Nevada on regulating the cannabis industry.

With all the discussion around the legality of cannabis delivery services, Nevada has taken the wise measure of including delivery in it’s recently adopted regulations which allow medical marijuana suppliers to operate as businesses.

In 2001 Nevada established a medical marijuana program legalizing the use of marijuana for medical purposes. The 2001 law did not establish a way for patients to obtain marijuana unless they grew their own. In 2013 Nevada passed a law creating mechanisms through which medical marijuana dispensaries can legally be set up, operated, and regulated.

This year, Adopted Regulation R004-14, established the process by which medical marijuana establishments may open for business Nevada. The allowed business establishments are divided into four distinct types: Cultivation, Dispensary, Production, and Laboratory.

The application period for these new businesses runs August 5-18, 2014. The regulating body, Nevada’s Division of Public and Behavioral Health, then has 90 days to review, rank and score the applications, based strictly and objectively on merit. In early November, 2014, the results will be announced, and those applicants who are eligible for provisional certification will then work with the local jurisdictions for additional permits and licenses. Beginning early 2015 the licensees will begin opening their businesses to medical marijuana patients.

Including delivery in the regulations, Nevada is establishing strict inventory control and product delivery procedures. According to the regulations cannabis delivery means that a medical marijuana establishment agent authorized by the medical marijuana establishment for which he or she is employed or volunteers may transport marijuana, paraphernalia, edible marijuana products and marijuana-infused products between the medical marijuana establishment and another medical marijuana establishment and (may deliver marijuana to) a person who holds a valid registry identification card or his or her designated primary caregiver.

These agents may not transport more than 10 ounces of marijuana, edible marijuana products or marijuana-infused products, or any combination thereof at any one time from a medical marijuana establishment to persons who hold valid registry identification cards or their designated primary caregivers. Further, the dispensaries and their agents must abide by the following when making deliveries:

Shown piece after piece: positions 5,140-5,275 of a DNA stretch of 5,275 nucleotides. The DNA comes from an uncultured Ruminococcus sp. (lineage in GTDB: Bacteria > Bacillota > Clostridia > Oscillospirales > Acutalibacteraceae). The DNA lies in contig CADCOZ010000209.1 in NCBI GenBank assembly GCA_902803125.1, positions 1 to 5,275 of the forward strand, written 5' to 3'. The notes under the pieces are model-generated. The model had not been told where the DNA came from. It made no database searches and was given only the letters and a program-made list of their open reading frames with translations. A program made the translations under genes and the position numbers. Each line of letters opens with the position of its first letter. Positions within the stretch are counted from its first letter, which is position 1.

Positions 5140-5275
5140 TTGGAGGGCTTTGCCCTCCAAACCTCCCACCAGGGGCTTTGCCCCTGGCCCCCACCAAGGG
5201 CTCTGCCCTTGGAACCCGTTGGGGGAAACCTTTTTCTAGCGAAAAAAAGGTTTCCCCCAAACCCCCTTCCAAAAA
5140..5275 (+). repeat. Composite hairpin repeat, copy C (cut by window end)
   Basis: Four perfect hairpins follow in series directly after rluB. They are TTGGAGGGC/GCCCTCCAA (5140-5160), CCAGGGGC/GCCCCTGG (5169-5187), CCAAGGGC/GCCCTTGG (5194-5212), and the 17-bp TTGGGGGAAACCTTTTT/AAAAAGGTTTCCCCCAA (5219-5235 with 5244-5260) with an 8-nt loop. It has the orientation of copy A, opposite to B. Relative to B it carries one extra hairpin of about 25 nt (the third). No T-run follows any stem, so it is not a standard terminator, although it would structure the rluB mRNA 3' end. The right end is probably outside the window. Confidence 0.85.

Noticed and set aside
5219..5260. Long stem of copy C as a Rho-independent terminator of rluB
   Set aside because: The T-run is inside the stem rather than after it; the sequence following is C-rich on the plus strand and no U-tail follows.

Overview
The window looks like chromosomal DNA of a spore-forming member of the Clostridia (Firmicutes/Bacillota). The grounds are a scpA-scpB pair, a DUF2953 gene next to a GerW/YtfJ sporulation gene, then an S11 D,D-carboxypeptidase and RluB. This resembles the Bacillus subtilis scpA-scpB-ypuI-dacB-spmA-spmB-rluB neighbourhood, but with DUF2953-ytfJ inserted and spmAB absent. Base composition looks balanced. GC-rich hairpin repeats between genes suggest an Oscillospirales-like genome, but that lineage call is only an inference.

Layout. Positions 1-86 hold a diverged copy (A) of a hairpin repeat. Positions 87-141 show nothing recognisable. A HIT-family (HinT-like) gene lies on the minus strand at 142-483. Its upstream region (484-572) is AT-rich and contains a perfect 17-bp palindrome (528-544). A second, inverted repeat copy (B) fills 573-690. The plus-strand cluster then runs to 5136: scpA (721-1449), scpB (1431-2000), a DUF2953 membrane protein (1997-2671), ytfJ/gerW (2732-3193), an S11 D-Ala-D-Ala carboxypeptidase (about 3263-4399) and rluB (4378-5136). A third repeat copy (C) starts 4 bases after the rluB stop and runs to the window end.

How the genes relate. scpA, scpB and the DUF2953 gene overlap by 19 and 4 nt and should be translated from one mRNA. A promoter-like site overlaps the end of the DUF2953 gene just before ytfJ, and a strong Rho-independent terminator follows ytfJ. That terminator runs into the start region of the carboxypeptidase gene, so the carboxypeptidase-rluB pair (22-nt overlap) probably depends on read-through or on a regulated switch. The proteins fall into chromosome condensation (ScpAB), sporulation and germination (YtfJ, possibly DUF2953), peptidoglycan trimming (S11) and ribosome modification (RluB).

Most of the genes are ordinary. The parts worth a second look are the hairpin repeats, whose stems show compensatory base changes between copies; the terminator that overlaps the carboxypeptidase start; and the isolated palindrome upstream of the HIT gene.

First, cannabis delivery agents must be registered and have their registration card in possession whenever making deliveries. He or she must also have a way to communicate during deliveries (such as a mobile phone or two-way radio). The vehicle used for making deliveries must be nondescript with no indication that it is a cannabis delivery vehicle. It must be equipped with a secure lockbox or locked cargo area that can be kept clean and sanitary and no products can be visible from outside the vehicle. Before transportation, the agent must call the the patient or designated primary caregiver to confirm the order and the identity of the patient. Then agent must then enter the details of the confirmation in a log. This log must be kept available for inspection by law enforcement at all times. Next, the agent will file a trip plan detailing the name of the agent and establishment, the date and time of the trip, what specifically is being transported, and the intended route. One copy of the trip plan must be kept on file with the establishment and one copy with the cannabis delivery agent. At the time of delivery the patient or designated primary caregiver and only the patient or designated primary caregiver must sign for the delivery. Finally, the delivery agent enters the end time of the trip and any changes to the trip plan that occurred during transportation. (Paraphrased from Adopted Regulation R004-14.)

Once implemented, these procedures will not be arduous but a great tool for businesses to analyze how they are doing, with inventory and sales records uploaded at every transaction, not to mention the customer’s information, you will be able to understand your customers wants and needs, see what products are popular, improve customer service, refine trip routes and times, build customer loyalty, etc. In short, Nevada has provided you with a fantastic business tool. Now, the race is on to see who develops the best technology so that the required tracking and reporting happens in the palm of your hand!